How to Make Your Apartment Energy Efficient
While apartments may vary in square-footage, most are typically smaller than a home. Rent Café reports that Seattle has the smallest average apartment size—eeking in at a little more than 700 square feet (711 square feet, to be precise!). Nationally, however, on average, apartments measure in at 941 square feet. This smaller size may mean less energy usage overall, but apartment dwellers can still make changes to maximize savings and minimize energy output.
Here’s how to make your apartment energy efficient, without investing much money!
Adjust Your Thermostat
Turning the thermostat up or down—depending on the season—can go a long way in reducing your energy use. This change also may impact your electricity (or gas!) costs, too. So how high or low should you program your thermostat?
The Department of Energy recommends 68 degrees (Fahrenheit) during cooler months and 78 degrees (Fahrenheit) for the warmer months. This temperature change may be a little bit of a shock at first, but you will adjust to the adjustments! If you find that you’re too hot at night, turn on a fan to provide a cool breeze and better circulation. Or take off your heavier blankets and covers.
During winter, keep a few blankets on your couches to grab when you feel chilly. In the bedroom, use a down or down alternative comforter for extra warmth.
Turn Off Phantom Energy Leaks
You may get in the habit of leaving devices charging during the day or keeping the computer turned on. These bad habits could be increasing your electricity costs for no reason. Unplug devices after they are finished charging, and don’t forget to shut down your computer.
Need a friendly reminder that you didn’t unplug? Use smart power strips and smart plugs that allow you to control the electricity flow from your phone. Using the Internet of Things (or IoT for short) can help you unplug even when you’re out of town.
Use Cold Water When Possible
Energy Star recommends using cold water settings for laundry when possible. Cold water saves energy because it doesn’t utilize your hot water heater (which is either gas or electric). According to the Energy Star site, “Hot water heating accounts for about 90 percent of the energy your machine uses to wash clothes — only 10 percent goes to electricity used by the washer motor.”
Don’t Waste Water
There are so many ways we waste water every single day. Leaving the tap running while brushing your teeth or soaping up your hands is a waste of precious water—and it’s money you’re rushing down the drain. However, Energy Star also points out that rinsing dishes is a waste of water, too. Instead, the site recommends simply scraping dishes. Let your dishwasher do the dirty work!
You’ll also waste water by running your dishwasher or laundry half full. Opt for full loads every time!
Check the Windows
You can’t really replace the windows if you’re renting. Call the landlord if you’re concerned about a broken or old window. You can possibly use plastic window cling insulation to help keep warm or cool air from leaking outdoors. Before you place anything on the windows, though, call your landlord to make sure it’s ok.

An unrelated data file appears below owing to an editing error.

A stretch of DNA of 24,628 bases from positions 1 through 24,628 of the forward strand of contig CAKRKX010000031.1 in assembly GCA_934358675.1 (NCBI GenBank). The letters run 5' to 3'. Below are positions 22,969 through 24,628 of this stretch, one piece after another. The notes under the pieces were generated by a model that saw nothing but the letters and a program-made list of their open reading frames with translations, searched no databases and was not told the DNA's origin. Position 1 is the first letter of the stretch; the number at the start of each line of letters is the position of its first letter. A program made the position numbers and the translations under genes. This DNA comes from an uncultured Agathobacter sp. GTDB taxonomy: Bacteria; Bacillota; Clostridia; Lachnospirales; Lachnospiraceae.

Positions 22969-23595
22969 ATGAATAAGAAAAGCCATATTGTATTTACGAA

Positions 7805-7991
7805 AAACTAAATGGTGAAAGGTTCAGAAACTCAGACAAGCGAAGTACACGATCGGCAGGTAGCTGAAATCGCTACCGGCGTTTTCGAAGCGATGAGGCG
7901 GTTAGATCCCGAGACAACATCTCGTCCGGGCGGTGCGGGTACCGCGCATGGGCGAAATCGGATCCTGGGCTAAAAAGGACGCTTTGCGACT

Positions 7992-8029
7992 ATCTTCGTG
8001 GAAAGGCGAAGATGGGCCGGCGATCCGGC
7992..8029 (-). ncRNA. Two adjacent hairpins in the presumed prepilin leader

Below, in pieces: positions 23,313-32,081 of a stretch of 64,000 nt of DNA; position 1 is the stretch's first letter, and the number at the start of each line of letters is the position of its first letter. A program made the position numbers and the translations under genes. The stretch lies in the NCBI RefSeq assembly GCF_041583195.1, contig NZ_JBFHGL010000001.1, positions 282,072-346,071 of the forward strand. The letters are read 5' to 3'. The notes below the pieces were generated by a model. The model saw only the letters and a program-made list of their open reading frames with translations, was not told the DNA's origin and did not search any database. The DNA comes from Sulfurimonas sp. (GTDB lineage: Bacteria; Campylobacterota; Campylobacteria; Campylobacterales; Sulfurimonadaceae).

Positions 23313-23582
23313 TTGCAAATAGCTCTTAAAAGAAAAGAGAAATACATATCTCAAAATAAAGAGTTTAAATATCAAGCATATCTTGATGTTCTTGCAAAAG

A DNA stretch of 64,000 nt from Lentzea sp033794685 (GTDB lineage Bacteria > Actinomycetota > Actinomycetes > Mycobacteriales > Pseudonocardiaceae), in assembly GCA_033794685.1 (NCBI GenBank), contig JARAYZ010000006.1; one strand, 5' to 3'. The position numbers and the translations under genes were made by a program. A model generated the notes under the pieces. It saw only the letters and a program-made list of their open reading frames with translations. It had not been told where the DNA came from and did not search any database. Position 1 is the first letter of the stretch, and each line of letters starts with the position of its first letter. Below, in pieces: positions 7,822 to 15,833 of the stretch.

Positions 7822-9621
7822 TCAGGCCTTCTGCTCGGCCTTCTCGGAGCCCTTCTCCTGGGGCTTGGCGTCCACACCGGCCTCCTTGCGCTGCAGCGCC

Use Sunlight Instead of Light Bulbs
Yes, LED bulbs use less electricity. However, the cheapest form of light is sunlight! Open the curtains or the blinds and use the daylight when possible. Plus, the rays of the sun may boost your mood, too!
During hot days, though, those open windows may cause the HVAC to work overtime. Use common sense when embracing natural light.
Ceiling Fans Can Lower Energy, Too
Use ceiling fans to more efficiently heat or cool a room. Fans circulate the air throughout the room and may help take a little strain off your HVAC. However, the direction of your fan should change seasonally. During summer, blades should rotate counterclockwise; in cold months, they should turn clockwise.
Get into the habit of switching the direction of your fan when you adjust the clock for the beginning and end of Daylight Savings Time. Bob Vila’s site notes that you should keep fans at a slow speed during winter; the point isn’t to create a breeze, it’s to better circulate the warm air.
Take a Shorter Shower
Again, renters can’t typically replace fixtures in their apartments. So a low-flow showerhead may be a no-go (depending on your landlord). Instead, set a timer on your phone or use a kitchen timer to ensure that you keep showers to a minimum. If you don’t already have a smart speaker in your bathroom, consider getting one! Alexa can set a timer for you with a simple voice command.
Taking a shorter shower uses less water and less energy. AM Conservation Group recommends aiming for a five-minute shower! Ultimately, the longer you stand under that showerhead, the more water you waste.
Conduct a Home Energy Audit
Need more suggestions on how to save energy? Conduct a home energy audit to find hidden energy leaks. Download Benefyd, take a picture of the rooms of your apartment and let the app show you all the ways to save! Benefyd even helps you find rebates, too!
While apartments may already use less energy than a larger home, there are many ways renters can further decrease their energy usage and save money. Simple habits like using a ceiling fan, taking a shorter shower, upgrading to smart plugs and embracing the natural sunlight can help decrease energy waste and maybe even save money on those monthly utility bills.